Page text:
hypoglycemia-in-type-1-diabetics

A phase 3 trial for the transplantation of human islets shows potential as a treatment for impaired awareness of hypoglycemia in type 1 diabetics

 

Type 1 diabetes, also known as juvenile diabetes or insulin-dependent diabetes, affects 0.25% of the American population under 20 years of age. In type 1 diabetes, the beta cells of the pancreas produce little or no insulin, a hormone required for the movement of sugar from the blood to the cells in order to produce energy. Without insulin, type 1 diabetics have extremely high sugar levels in their blood. This can lead to many health complications if not managed properly, including blindness, kidney failure and infections that can lead to amputation. As well, diabetics have an increased risk of developing cardiovascular diseases and suffering nerve damage.

Today, there is no cure for type 1 diabetes. There are, however, many ways to manage type 1 diabetes and ensure that blood glucose levels stay within the normal range. Individuals with type 1 diabetes are recommended to exercise, eat healthy foods, take their prescribed insulin, and monitor their blood sugar. Diabetics are also at risk of hypoglycemia, where the levels of glucose in the blood are too low. This can result from taking too much insulin, not eating enough food, exercising vigorously without eating or adjusting insulin dose, waiting too long in between meals, and drinking excessive or even moderate amounts of alcohol.

Impaired awareness of hypoglycemia (IAH) is a complication of insulin therapy, which affects 30-40% of type 1 diabetics. Individuals with IAH are unable to properly recognize the onset of hypoglycemia. With increasing duration of insulin therapy, type 1 diabetics experience a change in their awareness of hypoglycemia, usually due to a reduction in symptom intensity and/or a change in the symptom profile. Type 1 diabetics with IAH have a three- to six-fold increased risk of a severe hypoglycemic event (SHE), in comparison to type 1 diabetics without IAH. One in three Americans with type 1 diabetes will experience at least one severe hypoglycemic event each year. SHEs are also known as “insulin shocks” and are defined as any hypoglycemic event severe enough to require assistance. SHEs interfere with proper maintenance of blood glucose levels and contribute to an increased risk of medical complications (like a diabetic coma) and mortality. Current therapies aimed at preventing SHEs are effective in 50-80% of type 1 diabetes patients, leaving a large number of diabetics at risk.

In a new Phase 3 clinical trial published in the journal Diabetes Care, researchers have evaluated the efficacy and safety of a standardized human pancreatic islet product in subjects in whom IAH and SHEs persisted despite medical treatment. Pancreatic islets are regions of the pancreas that contain hormone-producing cells, including beta cells. In this phase 3 study, 48 type 1 diabetics who were unresponsive to SHE/IAH treatment were enrolled. Pancreases from decreased donors were processed, and islets were purified. Participants received immunosuppression (for proper acceptance of the incoming cells) and researchers then transplanted the purified islets into the participants. They measured their blood glucose levels and number of SHEs a year after the first transplant. Researchers chose the primary end points (goals) of the study: for participants to have an HbA1c of <7.0% and to be free from SHEs a year after the transplant. HbA1c is a test that gives an idea of the average blood sugar level for the previous 2 months, and is expected to be less than 7% in diabetics who are properly managing their sugar levels.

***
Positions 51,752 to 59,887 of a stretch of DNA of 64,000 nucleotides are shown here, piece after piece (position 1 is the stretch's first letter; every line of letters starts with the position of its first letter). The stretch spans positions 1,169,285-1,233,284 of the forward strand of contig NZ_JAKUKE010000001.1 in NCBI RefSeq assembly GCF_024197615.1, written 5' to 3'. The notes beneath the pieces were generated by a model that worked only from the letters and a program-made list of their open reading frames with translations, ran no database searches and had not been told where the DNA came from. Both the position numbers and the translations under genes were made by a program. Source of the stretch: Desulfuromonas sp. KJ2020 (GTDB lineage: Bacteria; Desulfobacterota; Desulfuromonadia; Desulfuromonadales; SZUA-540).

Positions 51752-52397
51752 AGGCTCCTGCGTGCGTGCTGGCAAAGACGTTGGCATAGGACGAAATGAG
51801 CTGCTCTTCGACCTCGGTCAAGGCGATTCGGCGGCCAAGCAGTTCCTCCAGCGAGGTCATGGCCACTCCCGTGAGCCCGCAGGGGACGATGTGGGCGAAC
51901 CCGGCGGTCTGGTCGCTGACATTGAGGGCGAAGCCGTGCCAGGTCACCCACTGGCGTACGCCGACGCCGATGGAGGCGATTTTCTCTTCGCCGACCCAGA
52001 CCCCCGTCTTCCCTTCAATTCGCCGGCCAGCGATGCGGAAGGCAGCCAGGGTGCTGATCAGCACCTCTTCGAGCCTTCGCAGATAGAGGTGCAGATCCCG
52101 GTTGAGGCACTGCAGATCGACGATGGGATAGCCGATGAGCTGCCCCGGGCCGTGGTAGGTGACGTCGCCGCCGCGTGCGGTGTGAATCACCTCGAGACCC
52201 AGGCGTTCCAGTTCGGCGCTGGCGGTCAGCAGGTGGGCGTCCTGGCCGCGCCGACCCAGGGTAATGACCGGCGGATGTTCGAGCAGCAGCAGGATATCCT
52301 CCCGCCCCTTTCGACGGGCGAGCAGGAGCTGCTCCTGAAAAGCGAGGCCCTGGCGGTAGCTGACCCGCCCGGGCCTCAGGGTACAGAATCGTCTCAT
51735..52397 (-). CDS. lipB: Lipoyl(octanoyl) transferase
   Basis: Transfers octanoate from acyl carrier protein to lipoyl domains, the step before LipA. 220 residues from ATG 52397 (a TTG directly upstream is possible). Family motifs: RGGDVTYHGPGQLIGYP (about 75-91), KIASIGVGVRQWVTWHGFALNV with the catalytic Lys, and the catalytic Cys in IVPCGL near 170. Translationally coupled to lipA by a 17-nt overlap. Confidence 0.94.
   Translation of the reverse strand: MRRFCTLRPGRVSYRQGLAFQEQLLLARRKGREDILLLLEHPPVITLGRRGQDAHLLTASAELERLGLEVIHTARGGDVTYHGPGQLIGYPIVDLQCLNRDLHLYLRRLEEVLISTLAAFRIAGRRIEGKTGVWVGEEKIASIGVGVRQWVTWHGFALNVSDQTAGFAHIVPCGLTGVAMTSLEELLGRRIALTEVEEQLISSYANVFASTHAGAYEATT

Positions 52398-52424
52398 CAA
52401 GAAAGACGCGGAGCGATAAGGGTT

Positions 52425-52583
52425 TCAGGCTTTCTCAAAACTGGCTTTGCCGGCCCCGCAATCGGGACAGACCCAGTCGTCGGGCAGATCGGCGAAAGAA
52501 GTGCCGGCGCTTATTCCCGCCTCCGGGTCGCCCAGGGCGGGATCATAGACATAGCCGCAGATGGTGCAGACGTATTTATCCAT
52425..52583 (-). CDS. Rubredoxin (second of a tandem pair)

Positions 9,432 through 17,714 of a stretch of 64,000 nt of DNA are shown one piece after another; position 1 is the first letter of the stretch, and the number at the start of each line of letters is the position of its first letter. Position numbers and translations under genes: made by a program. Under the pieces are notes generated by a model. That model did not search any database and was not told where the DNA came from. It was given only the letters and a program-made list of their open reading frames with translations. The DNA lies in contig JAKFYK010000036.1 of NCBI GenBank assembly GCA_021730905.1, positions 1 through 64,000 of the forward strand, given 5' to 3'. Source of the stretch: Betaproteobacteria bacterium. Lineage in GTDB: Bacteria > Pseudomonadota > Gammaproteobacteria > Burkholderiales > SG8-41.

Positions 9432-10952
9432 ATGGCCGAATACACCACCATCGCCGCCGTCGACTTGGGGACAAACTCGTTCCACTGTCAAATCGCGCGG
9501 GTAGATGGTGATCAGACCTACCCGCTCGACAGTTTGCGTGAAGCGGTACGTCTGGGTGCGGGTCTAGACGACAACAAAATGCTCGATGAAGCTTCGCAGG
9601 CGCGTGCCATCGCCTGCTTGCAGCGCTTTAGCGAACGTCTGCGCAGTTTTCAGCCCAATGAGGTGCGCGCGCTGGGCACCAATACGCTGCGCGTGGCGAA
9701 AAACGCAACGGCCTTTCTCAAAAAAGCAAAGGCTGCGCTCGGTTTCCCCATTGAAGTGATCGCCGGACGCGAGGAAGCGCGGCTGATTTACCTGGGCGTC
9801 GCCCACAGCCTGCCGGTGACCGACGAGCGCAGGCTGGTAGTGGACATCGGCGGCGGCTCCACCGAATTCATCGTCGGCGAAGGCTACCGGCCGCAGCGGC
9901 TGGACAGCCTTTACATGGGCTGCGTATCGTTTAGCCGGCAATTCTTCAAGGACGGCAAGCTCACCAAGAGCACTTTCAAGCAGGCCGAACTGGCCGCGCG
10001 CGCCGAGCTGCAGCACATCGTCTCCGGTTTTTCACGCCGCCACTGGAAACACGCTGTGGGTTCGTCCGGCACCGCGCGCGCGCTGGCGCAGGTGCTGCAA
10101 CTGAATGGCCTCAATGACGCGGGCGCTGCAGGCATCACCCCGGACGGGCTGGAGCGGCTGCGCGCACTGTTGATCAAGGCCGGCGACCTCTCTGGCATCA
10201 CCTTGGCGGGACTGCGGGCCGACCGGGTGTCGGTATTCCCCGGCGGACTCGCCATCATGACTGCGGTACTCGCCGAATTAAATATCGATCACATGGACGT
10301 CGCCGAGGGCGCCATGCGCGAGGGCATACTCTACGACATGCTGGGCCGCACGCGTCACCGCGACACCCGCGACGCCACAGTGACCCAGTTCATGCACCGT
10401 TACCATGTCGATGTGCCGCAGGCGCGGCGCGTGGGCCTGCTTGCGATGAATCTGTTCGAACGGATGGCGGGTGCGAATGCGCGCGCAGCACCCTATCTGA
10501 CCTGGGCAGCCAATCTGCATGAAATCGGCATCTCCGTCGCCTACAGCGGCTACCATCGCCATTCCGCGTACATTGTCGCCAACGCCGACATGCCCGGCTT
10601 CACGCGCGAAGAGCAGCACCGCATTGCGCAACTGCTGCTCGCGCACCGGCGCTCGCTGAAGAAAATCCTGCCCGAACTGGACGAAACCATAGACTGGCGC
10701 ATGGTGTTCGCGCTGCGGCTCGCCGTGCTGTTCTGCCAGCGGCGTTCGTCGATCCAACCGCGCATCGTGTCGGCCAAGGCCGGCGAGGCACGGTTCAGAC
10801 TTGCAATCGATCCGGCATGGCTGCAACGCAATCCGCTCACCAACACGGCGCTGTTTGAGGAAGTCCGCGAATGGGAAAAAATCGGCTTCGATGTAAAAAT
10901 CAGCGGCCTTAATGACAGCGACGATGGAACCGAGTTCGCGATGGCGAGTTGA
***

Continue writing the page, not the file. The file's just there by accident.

Of the 48 study participants, 87.5% successfully met the primary end points at 1 year post-transplant, and 71% met the ends points at 2 years. The average HbA1c level was 5.6%, at both 1 and 2 years post-transplant. Researchers also recorded that two of the participants experienced infections as a result of immunosuppression and post-procedural bleeding occurred in 8.9% of participants, but there were no study-related deaths or disabilities. As well, all participants were able to restore their awareness of hypoglycemia awareness.

Taken together, these results show that transplantation of human islets could serve as a viable therapeutic option for type 1 diabetes patients who are unresponsive to the typical treatments for IAH and SHEs. All participants were able to restore their awareness of hypoglycemia, and severe hypoglycemic events were no longer present in more than half of the participants. As with any treatment, the possible side effects should be considered and compared to the potential benefits.

 

 

 

Written By: Alexandra Lostun, BSc

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